For more information visit the HSE web page: http://www.hse.gov.uk/workplacetransport/loadsafety/ or contact us on 07896 016380 or at Fiona@eljay.co.uk, and we’ll be happy to help.

Contains public sector information published by the Health and Safety Executive and licensed under the Open Government Licence

 

 

HEALTH & SAFETY NEWS UPDATE – 17TH SEPTEMBER 2015

IN THIS UPDATE

Introduction

Advice on horizontal swing car park barriers

National company calls on the construction industry to learn from their mistakes during HSE’s refurbishment initiative

Use of e-cigarettes in the workplace

Fire as a health asset? Or a health necessity?

Introduction

Further to news last week of a local authority being fined £160,000 after a man died when his car drove into a horizontal swing car park barrier, we’re opening this week’s update with information provided by the HSE to remind users of their duties in relation to the safe use of such barriers.

A couple of weeks ago we opened our news update with details of the HSE’s 10th annual refurbishment inspection initiative, which started a couple of days ago and which targets the unsafe work practices that make construction one of Britain’s most dangerous industries. This week, we’re highlighting the national interiors fit-out company (previously prosecuted by the HSE) who have publicly backed the initiative.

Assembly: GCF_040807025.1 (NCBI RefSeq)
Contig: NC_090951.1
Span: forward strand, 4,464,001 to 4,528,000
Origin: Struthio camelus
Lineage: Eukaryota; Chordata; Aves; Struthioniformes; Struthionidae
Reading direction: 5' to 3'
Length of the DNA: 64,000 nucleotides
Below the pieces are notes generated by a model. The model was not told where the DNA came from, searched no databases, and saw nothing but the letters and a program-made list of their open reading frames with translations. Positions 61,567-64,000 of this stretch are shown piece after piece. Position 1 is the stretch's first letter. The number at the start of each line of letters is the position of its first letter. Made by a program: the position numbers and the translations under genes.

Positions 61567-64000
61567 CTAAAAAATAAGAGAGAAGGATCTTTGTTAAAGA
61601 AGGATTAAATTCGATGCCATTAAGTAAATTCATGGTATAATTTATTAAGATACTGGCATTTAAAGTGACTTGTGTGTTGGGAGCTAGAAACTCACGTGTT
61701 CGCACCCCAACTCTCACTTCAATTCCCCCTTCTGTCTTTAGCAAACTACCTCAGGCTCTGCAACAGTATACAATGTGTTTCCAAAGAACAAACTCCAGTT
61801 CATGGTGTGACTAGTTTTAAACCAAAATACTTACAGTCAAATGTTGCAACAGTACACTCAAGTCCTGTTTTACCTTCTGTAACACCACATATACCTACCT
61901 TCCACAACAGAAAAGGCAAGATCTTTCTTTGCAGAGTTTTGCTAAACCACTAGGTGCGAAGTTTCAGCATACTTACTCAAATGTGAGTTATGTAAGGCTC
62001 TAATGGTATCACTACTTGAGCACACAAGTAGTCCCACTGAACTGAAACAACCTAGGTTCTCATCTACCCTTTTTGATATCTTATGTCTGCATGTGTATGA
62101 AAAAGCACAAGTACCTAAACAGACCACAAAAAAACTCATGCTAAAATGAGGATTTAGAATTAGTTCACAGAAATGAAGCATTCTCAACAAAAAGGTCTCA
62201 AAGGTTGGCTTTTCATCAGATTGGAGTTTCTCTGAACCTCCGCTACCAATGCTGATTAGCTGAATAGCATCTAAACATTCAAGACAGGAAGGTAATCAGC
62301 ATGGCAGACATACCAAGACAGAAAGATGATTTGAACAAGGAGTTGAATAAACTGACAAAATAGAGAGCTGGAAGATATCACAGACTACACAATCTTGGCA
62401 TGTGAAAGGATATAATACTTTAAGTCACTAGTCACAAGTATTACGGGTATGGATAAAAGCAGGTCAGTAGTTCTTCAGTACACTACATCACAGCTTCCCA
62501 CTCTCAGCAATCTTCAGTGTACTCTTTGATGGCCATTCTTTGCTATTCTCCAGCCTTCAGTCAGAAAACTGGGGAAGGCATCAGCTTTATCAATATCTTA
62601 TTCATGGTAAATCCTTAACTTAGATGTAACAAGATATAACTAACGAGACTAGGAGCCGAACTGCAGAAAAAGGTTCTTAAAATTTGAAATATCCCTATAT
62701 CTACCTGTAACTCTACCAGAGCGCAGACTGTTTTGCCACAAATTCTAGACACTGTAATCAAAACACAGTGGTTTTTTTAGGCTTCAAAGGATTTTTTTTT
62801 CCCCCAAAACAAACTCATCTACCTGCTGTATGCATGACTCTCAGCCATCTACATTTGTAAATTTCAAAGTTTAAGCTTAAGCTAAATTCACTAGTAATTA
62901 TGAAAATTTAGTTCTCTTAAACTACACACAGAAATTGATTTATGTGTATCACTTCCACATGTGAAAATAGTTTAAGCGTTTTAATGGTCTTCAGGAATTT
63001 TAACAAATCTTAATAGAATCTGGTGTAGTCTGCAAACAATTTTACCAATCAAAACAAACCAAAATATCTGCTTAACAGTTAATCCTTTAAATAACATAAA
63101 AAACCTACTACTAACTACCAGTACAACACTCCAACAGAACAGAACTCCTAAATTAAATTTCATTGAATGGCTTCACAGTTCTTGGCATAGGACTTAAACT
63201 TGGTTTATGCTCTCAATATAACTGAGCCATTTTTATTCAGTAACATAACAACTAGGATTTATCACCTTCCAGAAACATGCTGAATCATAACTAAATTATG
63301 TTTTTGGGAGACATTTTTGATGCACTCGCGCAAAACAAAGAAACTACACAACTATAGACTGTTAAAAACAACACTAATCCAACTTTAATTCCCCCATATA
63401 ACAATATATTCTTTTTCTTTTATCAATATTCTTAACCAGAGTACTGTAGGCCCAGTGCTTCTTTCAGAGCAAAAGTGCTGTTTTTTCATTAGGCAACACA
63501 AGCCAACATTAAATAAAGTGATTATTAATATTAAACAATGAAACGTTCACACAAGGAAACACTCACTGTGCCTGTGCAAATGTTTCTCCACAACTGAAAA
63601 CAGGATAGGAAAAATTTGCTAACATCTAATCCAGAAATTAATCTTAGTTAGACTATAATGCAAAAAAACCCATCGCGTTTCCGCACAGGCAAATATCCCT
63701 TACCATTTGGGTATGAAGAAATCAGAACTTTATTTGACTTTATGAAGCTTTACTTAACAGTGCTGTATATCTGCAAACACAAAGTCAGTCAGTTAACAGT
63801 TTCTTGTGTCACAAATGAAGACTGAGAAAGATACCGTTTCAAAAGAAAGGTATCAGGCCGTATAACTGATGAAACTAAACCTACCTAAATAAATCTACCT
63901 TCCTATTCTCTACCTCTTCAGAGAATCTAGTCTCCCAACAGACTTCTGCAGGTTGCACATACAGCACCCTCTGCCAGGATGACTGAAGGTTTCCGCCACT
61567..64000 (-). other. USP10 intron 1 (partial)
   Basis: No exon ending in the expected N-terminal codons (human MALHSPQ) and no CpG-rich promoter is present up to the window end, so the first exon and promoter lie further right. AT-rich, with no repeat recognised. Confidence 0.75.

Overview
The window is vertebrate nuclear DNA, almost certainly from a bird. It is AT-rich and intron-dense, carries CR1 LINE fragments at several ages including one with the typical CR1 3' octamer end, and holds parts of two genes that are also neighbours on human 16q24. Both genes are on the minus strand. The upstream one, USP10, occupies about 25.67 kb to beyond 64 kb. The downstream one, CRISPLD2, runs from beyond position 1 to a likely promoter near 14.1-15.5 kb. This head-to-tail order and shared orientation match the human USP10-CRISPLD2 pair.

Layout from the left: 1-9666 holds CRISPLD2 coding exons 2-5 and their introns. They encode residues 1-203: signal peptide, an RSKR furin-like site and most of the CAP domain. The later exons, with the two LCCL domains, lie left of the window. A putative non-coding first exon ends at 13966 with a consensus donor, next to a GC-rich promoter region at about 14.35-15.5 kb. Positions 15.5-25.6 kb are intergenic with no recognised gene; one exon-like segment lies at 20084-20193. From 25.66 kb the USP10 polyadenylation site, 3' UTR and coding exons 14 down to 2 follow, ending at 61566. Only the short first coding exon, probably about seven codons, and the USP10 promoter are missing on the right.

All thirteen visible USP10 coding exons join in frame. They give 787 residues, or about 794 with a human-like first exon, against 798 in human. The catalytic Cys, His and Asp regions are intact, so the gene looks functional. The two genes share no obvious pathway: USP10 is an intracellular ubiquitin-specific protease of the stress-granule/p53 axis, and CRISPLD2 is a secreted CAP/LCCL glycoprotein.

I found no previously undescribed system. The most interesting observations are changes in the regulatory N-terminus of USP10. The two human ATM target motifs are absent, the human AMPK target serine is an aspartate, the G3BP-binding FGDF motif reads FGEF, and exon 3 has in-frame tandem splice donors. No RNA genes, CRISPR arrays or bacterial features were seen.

In the light of concerns raised this week in the British Medical Journal on Public Health England’s review which concludes that e-cigarettes are around 95% safer than smoked tobacco, some employers may be unsure as to whether their use should be permitted or prohibited in the workplace, so we’re sharing the HSE’s advice on what has recently become something of a contentious issue.

And finally, we close with news of a new partnership which may be of interest to our clients and readers working within the Health & Social Care sector. Health and local government staff in some areas are working with the Fire & Rescue Services to identify households with complex conditions or needs and increased risk of fire. NHS England is supporting the local development of a whole system, multi-agency approach to deliver the national commitment of more integrated person centred care closer to home.